18. Atlas

    Atlas Senior Member

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    It's understandable that you wish to stand up for your school, but the fact of the matter is that not everyone has the opportunity to attend Yale or Cornell. Medical schools recognize this and that is why they emphasize enrolling a diverse class. I agree, that if you do well from a good school, that looks very very impressive. It's not the entire picture, however. I understand this. I merely was saying that schools "don't give a crap" to make a point. Schools also know that poor kids, like myself, can't afford to go to Yale or Cornell. We had to take a different route to medicine. Community colleges, although they don't have much of a reputation, are (in my opinion) tougher than they appear. My old CC was more difficult than my 4 year, private liberal arts school (which BTW is listed in USNEWS as a top college...for what its worth!). I felt the teachers at the CC were out to prove something. They wanted to weed out the slackers and make those who wanted it bad enough had to earn it on their own. Our success was entirely up to us. Either we swam or sank and I learned my [email protected]#t because of it. Listen, I'm glad you have such pride in your schools and I know you'll do well in life. I wasn't fooling myself about the fact that schools put CCs on the same level as four year schools. Every DO school I emailed about this has returned saying that they accept credits from a CC with just as much weight as those earned at a 4 year school. Sure, you may go to a really great university and pay a hefty price, but I'm sure you'll reap the benefits after you're done. I don't mind sticking up for my old stomping grounds...the CCs that is. I didn't have the opportunity to attend such fancy schools. Consider yourself lucky to be where you are (in addition to really smart). You'd agree with me when I say that undergrad schools don't matter much because if you've seen some of the success stories I've seen, you'd be a believer too. God bless.
     
  19. Naraku

    Naraku Senior Member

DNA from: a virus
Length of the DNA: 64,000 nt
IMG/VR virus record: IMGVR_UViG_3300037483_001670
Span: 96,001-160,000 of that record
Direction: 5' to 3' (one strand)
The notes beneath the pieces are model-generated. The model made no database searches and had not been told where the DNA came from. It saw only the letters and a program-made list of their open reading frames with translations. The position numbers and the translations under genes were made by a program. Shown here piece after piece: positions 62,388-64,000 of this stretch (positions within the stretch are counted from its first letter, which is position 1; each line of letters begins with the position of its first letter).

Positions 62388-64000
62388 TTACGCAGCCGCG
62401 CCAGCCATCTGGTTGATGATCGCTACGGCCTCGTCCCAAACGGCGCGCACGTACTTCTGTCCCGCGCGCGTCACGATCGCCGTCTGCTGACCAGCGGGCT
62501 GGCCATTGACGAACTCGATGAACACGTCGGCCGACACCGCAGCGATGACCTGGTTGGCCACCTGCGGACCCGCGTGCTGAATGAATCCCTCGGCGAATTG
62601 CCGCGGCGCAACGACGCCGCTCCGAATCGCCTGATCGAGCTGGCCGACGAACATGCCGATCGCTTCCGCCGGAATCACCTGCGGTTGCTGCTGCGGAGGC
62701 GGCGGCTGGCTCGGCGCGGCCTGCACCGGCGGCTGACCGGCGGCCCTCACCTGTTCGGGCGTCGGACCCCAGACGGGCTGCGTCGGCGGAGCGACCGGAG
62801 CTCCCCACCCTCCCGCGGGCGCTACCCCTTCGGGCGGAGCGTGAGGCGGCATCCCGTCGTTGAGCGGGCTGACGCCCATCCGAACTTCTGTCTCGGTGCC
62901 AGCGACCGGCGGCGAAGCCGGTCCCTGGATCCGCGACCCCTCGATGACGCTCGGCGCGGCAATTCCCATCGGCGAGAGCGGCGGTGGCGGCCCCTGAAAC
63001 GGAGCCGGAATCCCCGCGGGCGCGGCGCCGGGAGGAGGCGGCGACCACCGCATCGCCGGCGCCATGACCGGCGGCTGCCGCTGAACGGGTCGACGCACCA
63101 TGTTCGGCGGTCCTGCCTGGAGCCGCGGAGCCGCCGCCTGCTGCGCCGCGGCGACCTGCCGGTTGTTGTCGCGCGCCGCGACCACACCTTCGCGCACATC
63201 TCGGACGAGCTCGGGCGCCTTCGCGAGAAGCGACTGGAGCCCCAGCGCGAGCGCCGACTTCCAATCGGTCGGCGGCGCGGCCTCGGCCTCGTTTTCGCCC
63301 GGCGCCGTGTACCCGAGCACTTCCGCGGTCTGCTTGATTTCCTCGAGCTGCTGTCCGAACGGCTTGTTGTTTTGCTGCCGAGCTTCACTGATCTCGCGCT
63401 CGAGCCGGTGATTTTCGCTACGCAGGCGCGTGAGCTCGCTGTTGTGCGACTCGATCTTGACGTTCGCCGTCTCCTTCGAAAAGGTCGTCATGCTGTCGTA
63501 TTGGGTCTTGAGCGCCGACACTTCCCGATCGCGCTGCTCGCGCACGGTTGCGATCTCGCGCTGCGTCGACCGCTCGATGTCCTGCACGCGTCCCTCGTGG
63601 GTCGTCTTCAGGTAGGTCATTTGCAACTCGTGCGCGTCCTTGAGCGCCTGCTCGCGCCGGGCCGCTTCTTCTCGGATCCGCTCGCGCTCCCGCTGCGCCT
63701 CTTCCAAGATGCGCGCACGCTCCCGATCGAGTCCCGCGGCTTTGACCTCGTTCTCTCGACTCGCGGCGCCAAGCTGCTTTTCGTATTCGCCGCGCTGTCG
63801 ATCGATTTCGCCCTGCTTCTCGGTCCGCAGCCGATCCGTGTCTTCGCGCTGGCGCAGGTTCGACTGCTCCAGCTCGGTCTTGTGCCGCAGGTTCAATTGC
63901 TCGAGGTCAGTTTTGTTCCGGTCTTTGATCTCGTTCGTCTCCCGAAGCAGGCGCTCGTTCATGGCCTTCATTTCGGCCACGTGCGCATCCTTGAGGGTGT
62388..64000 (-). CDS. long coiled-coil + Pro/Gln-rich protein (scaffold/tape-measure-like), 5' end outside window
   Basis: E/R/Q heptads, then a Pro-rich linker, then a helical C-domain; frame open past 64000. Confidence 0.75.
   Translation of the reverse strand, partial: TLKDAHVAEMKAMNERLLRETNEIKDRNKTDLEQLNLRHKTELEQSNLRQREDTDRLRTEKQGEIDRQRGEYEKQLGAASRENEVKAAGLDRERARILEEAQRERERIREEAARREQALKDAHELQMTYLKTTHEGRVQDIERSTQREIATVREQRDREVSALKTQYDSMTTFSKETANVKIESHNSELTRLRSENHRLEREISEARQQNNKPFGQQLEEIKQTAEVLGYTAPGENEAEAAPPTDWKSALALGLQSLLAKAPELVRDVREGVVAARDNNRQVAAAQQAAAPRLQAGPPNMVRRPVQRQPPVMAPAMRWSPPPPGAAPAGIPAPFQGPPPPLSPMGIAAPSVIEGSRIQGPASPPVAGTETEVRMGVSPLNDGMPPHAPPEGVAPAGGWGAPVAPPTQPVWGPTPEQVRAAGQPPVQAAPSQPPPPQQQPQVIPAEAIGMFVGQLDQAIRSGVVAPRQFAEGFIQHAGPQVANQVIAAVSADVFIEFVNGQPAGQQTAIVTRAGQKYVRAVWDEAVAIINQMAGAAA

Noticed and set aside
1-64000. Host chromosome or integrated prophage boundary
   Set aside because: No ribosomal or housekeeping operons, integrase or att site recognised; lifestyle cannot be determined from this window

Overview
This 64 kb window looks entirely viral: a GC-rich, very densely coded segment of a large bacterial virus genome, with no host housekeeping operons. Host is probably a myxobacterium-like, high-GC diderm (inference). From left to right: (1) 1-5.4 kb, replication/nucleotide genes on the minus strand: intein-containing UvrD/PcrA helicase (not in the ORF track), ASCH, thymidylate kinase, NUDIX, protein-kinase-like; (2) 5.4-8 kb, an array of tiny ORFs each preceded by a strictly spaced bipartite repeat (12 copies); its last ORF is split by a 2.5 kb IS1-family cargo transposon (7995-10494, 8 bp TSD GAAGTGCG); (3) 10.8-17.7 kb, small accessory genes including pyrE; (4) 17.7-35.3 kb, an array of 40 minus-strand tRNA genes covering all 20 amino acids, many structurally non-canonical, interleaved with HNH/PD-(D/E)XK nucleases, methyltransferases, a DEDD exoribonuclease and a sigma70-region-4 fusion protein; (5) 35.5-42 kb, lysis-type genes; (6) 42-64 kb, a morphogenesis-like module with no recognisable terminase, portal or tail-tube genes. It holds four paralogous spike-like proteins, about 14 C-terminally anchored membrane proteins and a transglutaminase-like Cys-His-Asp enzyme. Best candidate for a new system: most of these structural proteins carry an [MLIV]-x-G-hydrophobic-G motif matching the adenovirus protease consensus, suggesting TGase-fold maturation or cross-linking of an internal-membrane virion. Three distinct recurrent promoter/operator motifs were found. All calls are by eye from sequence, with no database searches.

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    Atlas-

    While I certainly agree with the main thrust of your argument (as per my comment upthread), I just wanted to point out that there are plenty of "poor kids" at Ivy schools. I was one of them. Thanks to the the Nice People in Financial Aid, I graduated with no more debt than I would have from Rutgers (my state school).

    Does everyone end up with that kind of financial aid package? Nope. My family had to essentially
    "haggle" with Financial Aid to get them to raise my grants. I thought that it was worth it, and I wouldn't trade my experience for anything (although I wouldn't mind getting rid of the loans). Other people feel differently, and that's all right, too. No matter where you go, you're the one who makes sure that you learn what you need to... no college (not even Cornell, as much I as love it) will do that for you. Med schools know that. That's why they have the MCAT. :)

    tnt3-

    Congrats on your acceptance! Just be warned- med school is possibly the only thing that can make Cornell Engineering look _easy_. :)

    Bests,
    Paige (Arts - biology '00, and _really_ missing DP Dough calzones right now)

    Cornell University '00
    UMDNJ-SOM '04
     
  20. Atlas

    Atlas Senior Member

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    Naraku,

    We are on the same page.